HaYovel volunteers pick grapes in Samaria. (Credit: HaYovel)
Breaking Israel News recently spoke at length with five Christians who came to Israel to be of service. They described their work here in detail and also about how living in Israel has impacted them as Christians.
No one knows exactly how many Christians live and work in Israel. Estimates range from a thousand to a few hundred thousand, depending on whether Christian-Arabs are included in the count. What was clear from interviewing just a few of them, is that so many are committed to improving the understanding between Christians and Jews.
Five Christians Who Serve Israel
French-born Nathalie Blackham came to Israel from England nine years ago with her husband, Martin, and their four teenage children. She is a broadcast journalist. The Blackhams produce a weekly TV show called Israel First. Blackham told Breaking Israel News, “Our motivation is to give an opportunity to the people in the Nations to be introduced to Jewish people living in Israel, discovering the land and the Hebrew language.
“[Viewers] have been able to bless some work done in the Land [through organizations like] Leket, Yatar, Innovation Africa and Nefesh B’Nefesh, discovering the Jewish way of thinking. Through [all this], many layers of anti-Semitism that have been woven for too long in our Christian culture can be broken.”
Lynne Hilton works with HaYovel. She told Breaking Israel News that HaYovel is “a non-profit organization that brings hundreds of volunteers yearly from all over the world, to harvest the grapes for about eight different vineyard owners in Samaria and Judea.
“We also work hard to try and educate our volunteers of the truth about Israel, take them to the covenant places, and host many Israeli speakers to come and address the groups. Our desire is to counter the many lies that the liberal media proclaims on a daily basis about Israel, and send our volunteers back to their home country as ambassadors for this land,” she exclaimed.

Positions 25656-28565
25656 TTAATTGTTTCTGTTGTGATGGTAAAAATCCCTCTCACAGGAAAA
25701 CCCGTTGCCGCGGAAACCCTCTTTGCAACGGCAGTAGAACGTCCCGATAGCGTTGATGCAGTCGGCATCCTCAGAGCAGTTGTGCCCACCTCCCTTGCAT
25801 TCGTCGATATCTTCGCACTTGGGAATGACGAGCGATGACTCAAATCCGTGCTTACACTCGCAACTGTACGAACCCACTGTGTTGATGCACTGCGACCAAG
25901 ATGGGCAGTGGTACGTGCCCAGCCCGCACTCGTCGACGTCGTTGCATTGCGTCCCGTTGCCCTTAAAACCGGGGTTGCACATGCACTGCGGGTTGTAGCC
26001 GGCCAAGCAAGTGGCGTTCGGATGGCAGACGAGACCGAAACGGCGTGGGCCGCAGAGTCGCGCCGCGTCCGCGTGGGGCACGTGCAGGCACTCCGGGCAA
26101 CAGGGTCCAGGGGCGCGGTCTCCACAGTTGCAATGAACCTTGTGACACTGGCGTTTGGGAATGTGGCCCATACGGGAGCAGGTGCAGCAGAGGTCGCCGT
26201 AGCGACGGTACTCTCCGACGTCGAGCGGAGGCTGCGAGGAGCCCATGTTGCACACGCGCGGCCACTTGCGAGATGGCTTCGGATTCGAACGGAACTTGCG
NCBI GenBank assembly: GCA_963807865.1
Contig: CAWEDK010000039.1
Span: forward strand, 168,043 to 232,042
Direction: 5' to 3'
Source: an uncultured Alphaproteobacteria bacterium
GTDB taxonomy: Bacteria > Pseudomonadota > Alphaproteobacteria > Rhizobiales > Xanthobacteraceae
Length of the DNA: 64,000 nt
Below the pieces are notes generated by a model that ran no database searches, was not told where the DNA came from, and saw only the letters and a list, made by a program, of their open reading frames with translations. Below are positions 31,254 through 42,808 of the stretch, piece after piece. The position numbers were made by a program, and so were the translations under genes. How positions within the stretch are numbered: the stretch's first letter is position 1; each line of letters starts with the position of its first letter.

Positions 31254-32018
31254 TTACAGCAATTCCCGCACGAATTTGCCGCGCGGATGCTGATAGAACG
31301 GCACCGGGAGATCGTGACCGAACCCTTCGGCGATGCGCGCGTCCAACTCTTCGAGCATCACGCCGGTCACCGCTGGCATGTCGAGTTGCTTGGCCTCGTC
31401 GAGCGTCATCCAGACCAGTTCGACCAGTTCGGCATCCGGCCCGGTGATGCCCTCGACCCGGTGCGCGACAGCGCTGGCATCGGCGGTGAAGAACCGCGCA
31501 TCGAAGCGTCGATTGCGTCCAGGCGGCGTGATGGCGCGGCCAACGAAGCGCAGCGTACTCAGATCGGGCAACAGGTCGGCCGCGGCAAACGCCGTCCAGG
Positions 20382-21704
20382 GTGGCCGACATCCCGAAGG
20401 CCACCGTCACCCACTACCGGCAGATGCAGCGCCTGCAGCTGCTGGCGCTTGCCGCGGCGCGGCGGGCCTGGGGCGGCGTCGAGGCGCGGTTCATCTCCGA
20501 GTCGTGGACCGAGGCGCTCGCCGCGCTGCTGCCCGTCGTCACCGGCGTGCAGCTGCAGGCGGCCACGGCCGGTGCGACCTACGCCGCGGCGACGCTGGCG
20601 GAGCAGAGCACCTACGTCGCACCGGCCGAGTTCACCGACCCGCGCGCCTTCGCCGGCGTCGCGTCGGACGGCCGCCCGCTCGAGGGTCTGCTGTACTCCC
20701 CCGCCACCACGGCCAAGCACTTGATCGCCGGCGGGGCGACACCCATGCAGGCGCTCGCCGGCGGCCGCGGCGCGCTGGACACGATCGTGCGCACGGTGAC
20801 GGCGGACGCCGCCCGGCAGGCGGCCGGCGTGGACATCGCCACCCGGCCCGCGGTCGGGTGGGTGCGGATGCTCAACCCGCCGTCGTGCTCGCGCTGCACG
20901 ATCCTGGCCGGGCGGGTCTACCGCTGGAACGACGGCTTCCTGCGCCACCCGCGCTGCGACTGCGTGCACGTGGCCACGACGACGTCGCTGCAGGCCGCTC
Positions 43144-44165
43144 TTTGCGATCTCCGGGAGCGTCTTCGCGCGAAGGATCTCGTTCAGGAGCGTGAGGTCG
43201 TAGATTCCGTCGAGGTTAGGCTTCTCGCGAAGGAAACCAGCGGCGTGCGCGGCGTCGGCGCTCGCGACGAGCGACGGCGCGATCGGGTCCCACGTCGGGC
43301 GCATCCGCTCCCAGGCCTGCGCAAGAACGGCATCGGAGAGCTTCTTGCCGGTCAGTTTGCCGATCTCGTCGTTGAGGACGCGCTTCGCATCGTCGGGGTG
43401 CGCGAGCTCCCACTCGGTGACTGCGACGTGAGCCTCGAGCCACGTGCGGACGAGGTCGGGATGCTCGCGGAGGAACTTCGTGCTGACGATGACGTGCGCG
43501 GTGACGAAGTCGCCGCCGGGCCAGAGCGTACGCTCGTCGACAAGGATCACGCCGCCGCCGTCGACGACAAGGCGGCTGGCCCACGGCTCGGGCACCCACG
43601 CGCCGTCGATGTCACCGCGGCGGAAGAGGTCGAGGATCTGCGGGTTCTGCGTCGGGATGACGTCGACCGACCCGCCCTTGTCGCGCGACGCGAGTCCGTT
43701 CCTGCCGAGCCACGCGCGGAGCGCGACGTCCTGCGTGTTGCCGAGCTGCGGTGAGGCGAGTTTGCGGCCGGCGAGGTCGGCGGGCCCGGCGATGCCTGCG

“We travel back and forth from Israel to the Nations, including Canada, Australia, Latvia, South Africa, England, Italy, Sweden and Norway, every year to educate people on what is really happening here in the land. Even though our hearts are here in the land and we have thrown our lot in with the lot of Israel, we feel it is our responsibility to be ambassadors for Israel in the nations.
“Going out to the nations to educate the world about the miracles happening in Israel is a huge part of what God has called us to do. It is exciting to know that Christians all over the world are recognizing the importance of Israel!”
In the past, Andrew McKain, who calls Tucson, Arizona home, worked for the OneFamily Fund, which assists victims of terrorism. He also served as an intern with the Knesset Christian Allies Caucus. He is currently here on a student visa, completing a masters degree in Conflict Resolution at Hebrew University.
Shirley Burdick was born and raised in China and came to Israel from her home in the U.S. She recently finished a five-year volunteer position with Bridges for Peace, and she and her husband are in Israel on a tourist visa for a few more months. They have plans to parlay their Israel experience into something much bigger.
“My husband and I are starting a project to instill among Christians respect towards Judaism and Jewish identity through education and first-hand experience with the Jewish world. The education aspect will put tremendous emphasis on re-learning the Gospel message.
“We want to inspire authentic love and participation in the restoration of Israel without possible ulterior motives.”
Christian Educator Sharon Sanders is the veteran in the group. She came to Israel from the Midwestern U.S. in 1985 and has been here ever since. She told Breaking Israel News that she has now lived in Israel longer than she lived in the U.S.